Great question and one I get a lot!
Here in Michigan our DNR added an early antlerless season in September for management units that were over goal and on private property only. As a deer manager this season is a wonderful tool for a number of reasons.
1) it allows me to take does with a gun prior to the archery season (Oct. 1) so they haven't been pressured and they're easy to pattern. High shoulder shots and there's little if any tracking.
2) it's much easier to identify does from fawns which equates to less BBs being mistakenly harvested.
3) you remove another eating machine from the landscape that would otherwise consume forage reserved for deer you wish to carry over.
4) it allows me to get a jump on my doe quota early which allows me to hunt bucks in November without the pressure of my responsibility to take does.
5) because Michigan allows 2 buck tags most hunters shoot the first buck they see "for venison" and then "hunt for horns". Taking does early puts venison in the freezer and eliminates the "need" to shoot young bucks for venison. We refer to young first bucks as "Mulligans".
6) removing does early (pre-rut) creates more competition between the bucks for the available does. In turn this creates more daytime buck movement and an intensified rut.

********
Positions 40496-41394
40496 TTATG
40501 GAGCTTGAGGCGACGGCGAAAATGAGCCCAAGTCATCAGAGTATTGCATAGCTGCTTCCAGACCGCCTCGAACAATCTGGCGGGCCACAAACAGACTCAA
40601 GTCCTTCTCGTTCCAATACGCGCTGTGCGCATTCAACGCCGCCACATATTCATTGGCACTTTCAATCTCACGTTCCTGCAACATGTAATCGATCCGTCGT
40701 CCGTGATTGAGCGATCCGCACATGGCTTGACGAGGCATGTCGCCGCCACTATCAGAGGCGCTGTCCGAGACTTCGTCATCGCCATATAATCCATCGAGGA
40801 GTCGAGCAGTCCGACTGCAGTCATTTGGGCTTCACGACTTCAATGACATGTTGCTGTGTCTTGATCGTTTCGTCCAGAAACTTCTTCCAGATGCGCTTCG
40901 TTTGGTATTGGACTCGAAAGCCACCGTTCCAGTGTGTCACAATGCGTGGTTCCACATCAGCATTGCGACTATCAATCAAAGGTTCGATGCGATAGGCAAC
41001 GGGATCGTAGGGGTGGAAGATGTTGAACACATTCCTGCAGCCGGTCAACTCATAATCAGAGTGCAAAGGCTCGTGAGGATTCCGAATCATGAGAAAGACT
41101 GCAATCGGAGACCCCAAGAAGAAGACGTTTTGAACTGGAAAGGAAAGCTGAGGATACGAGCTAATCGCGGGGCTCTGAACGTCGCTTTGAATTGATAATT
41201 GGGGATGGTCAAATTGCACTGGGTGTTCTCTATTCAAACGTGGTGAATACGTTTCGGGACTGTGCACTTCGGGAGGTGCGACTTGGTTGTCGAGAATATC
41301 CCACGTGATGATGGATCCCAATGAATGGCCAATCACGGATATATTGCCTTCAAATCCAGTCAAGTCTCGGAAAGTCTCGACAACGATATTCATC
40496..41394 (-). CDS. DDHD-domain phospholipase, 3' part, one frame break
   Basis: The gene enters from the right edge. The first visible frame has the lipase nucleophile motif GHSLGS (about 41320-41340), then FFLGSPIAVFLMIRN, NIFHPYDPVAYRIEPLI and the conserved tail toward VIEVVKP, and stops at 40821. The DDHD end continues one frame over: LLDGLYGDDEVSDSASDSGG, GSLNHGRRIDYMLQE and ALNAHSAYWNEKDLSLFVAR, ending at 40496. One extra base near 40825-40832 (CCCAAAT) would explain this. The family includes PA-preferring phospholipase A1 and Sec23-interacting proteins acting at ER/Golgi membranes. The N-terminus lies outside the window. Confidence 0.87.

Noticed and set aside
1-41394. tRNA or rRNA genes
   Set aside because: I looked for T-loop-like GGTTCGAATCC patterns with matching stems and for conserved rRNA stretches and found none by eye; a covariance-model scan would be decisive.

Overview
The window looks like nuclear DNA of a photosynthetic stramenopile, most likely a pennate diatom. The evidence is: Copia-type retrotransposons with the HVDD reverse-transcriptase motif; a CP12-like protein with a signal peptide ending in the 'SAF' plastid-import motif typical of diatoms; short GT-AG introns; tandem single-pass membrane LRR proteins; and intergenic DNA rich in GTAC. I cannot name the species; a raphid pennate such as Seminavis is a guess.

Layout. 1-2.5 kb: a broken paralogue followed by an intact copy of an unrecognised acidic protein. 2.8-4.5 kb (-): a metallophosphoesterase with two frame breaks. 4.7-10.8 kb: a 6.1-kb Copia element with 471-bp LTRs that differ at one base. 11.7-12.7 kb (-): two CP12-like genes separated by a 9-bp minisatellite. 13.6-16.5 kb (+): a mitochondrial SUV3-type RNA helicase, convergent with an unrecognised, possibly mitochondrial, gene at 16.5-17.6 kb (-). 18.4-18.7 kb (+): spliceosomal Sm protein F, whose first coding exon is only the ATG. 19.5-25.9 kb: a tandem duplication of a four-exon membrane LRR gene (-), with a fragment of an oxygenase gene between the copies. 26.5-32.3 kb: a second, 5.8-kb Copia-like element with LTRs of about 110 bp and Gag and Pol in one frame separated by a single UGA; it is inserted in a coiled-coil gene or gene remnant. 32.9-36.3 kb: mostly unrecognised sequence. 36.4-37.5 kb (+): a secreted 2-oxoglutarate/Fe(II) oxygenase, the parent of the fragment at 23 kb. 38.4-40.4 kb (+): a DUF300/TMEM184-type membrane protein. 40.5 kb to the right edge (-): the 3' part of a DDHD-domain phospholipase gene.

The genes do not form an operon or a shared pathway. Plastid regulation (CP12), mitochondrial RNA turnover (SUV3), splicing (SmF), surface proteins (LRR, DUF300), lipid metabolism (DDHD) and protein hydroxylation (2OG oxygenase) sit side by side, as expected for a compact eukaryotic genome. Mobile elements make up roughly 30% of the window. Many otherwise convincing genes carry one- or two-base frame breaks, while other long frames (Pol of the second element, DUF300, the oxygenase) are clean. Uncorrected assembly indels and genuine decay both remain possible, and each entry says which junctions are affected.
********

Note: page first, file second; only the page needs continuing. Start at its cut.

Michigan also has a liberal tag structure when it comes to does so many hunters hold of until after Thanksgiving to shoot them during our gun season or December to take them with ML , archery, or some of our late antlerless areas. As I mentioned earlier it's difficult to ID BBs later in the season and it's not uncommon for some of our bucks to shed their antlers in Dec. making them vulnerable to antlerless hunters.
I always recommend to guys that are experiencing high deer numbers to shoot does when ever they stand still long enough to pull the trigger. Getting doe numbers in check is the single biggest obsticle, IMO, to sustaining a health QDM herd and when guys get serious about it the rest falls in to place.
Our co op has been in place now for 8 seasons (since Nov 01). We have hammered the does to reduce our overall numbers at a rate of 5:1 (does:bucks). We still have neighbors that are exclusive buck hunters so we still need to lean heavy on the does but not like we have in past years. I have taken 30 does (5 bucks) over the last 5 seasons including the 4 I took this year, which is half of last years total.
A very effective technic we employ when harvesting does is to ID the alpha doe in a family group. Once the alpha is identified we take the high shoulder shot and try to drop her in her tracks. As long as she doesn't run off the rest of the group will stand around waiting for her cue, we then try to ID the beta doe or a doe fawn if neccessary, and aim for the shoulder again. I have taken 4 doubles in 2 years using this technic and 1 of those doubles could have been a triple if I would have had another tag on my person.
Our local QDMA branch pays for processing of excess venison for any one that wishes to donate their deer. Last year we donated over a ton of boneless meet to our local food bank. I personally give most of mine to friends, family, and coworkers, but I also give to the foodbank. It's definely easier when those options is available.